Rules for Creative Experiments

  1. Use the materials and spaces of your choice: fancy or plain, special or ordinary, comfortable or challenging. It may help to pretend you’re a little kid.
  2. Do what you like (or change it so you do like it) and leave the rest.
  3. Just once, try doing the one that seems most outside your comfort zone.
  4. Be gentle with yourself.
  5. Have fun.

Writing Starters:
Write the starter words and then keep going, keeping the words coming one after another even if you’re writing “I don’t know what to say next, but if I did…”.

Making your Mark:

With the mark-making utensils of your choice (color adds meaning and fun), make marks in response to the suggestion. Be as sketchy—or as elaborate—as you want to be.

Objects in Space:

Find a flat surface you can use for these experiments. You need to be able to leave it, have it be undisturbed, and come back to it the next day. Find household or run-of-the-mill objects or make your own.

Sounding it Out:

Start with a rhythm—clap or tap on a surface. Add a repetitive sound—pitch, volume and duration are up to you. If you’re a musician, feel free to use an instrument. If you’re “not a musician,” use your voice and body to make noise. Break free of the repetition and experiment.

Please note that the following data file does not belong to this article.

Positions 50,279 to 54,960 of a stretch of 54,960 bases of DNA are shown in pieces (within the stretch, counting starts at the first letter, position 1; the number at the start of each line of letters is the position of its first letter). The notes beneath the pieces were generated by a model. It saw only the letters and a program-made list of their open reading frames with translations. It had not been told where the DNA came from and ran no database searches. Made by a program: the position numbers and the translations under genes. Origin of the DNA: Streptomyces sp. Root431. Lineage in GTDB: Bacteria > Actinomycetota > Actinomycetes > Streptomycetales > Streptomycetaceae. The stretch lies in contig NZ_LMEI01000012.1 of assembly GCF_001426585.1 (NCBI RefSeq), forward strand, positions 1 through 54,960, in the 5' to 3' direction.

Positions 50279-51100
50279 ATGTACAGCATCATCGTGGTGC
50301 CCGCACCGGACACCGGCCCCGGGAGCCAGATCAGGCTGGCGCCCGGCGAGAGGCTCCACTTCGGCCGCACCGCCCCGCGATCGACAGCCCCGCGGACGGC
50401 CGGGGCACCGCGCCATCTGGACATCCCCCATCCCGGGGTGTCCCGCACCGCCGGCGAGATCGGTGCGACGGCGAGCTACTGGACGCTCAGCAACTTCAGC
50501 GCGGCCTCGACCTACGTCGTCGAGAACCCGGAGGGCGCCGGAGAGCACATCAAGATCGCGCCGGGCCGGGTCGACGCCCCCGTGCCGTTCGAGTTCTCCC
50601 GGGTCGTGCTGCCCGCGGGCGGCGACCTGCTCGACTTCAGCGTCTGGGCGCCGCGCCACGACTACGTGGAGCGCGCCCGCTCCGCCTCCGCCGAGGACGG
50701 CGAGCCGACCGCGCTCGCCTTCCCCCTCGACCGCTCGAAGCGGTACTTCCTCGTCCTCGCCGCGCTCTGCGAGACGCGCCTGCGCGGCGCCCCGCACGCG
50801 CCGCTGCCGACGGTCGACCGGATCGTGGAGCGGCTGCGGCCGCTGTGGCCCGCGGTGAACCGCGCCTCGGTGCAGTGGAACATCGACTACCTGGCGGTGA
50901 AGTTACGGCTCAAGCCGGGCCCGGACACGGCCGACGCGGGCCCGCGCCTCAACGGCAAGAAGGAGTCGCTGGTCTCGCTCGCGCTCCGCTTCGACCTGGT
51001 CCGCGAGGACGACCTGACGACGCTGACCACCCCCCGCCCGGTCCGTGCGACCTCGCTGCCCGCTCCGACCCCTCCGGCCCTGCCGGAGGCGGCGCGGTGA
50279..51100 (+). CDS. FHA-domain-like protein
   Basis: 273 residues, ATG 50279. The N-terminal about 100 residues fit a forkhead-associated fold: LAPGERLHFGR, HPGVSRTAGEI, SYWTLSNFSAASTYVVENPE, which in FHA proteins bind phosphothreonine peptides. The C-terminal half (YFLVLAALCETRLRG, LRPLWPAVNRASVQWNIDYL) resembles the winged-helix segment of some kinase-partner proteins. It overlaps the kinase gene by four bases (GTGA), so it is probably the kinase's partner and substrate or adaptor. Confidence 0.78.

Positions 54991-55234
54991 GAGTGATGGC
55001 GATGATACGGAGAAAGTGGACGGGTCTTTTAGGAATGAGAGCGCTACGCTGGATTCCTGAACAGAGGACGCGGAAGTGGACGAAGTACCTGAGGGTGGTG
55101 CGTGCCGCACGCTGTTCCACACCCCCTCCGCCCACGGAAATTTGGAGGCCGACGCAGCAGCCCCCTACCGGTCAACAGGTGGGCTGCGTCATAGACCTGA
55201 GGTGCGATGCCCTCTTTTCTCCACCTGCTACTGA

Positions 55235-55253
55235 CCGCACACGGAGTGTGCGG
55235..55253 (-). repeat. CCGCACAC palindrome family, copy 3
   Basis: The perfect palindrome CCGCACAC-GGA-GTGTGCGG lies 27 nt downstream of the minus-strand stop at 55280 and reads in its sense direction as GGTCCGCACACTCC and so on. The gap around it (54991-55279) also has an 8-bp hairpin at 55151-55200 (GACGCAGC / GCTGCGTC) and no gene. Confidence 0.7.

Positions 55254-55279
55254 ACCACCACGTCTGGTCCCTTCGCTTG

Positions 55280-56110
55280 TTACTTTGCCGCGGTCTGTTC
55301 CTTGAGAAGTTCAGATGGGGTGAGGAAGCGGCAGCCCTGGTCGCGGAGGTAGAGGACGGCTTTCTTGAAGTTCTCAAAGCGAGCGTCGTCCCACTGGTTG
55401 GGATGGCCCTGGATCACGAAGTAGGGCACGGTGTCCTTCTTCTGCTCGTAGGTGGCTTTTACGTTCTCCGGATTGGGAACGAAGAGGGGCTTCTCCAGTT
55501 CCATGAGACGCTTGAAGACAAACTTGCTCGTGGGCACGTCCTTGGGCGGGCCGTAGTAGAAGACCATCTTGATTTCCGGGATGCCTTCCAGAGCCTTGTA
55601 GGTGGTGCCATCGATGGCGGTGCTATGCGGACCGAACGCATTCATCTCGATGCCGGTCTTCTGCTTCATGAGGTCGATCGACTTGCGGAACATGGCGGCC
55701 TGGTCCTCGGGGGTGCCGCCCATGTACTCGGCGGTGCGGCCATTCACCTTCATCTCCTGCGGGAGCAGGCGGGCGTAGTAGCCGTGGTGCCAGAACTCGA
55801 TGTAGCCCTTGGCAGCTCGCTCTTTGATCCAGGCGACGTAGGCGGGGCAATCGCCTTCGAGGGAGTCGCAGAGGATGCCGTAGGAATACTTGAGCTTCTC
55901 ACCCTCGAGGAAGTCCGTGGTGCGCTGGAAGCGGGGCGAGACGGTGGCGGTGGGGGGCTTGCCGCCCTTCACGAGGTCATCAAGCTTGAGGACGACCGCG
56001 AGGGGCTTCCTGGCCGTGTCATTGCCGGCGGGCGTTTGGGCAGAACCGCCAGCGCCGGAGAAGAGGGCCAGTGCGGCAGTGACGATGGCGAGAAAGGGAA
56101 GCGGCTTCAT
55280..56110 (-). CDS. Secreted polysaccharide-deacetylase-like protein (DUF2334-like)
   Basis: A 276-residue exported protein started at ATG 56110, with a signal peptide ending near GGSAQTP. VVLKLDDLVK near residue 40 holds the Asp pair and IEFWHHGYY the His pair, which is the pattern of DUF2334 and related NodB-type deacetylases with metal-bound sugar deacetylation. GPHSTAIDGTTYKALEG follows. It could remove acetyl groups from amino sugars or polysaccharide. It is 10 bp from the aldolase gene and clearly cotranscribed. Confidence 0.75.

So the Drama:

Set up two empty chairs, facing each other. As you change roles, move from one chair to the other. Feel free to get up and move around. If someone unexpected shows up, add a chair.

Move Through it:

Make your body into a pose representing the idea: adjust your facial expression, how you hold your head and torso, how you position your arms and legs. Once you have the pose, begin to move out of it. Let how fast you move, how you move and how you’re using the space grow from the idea.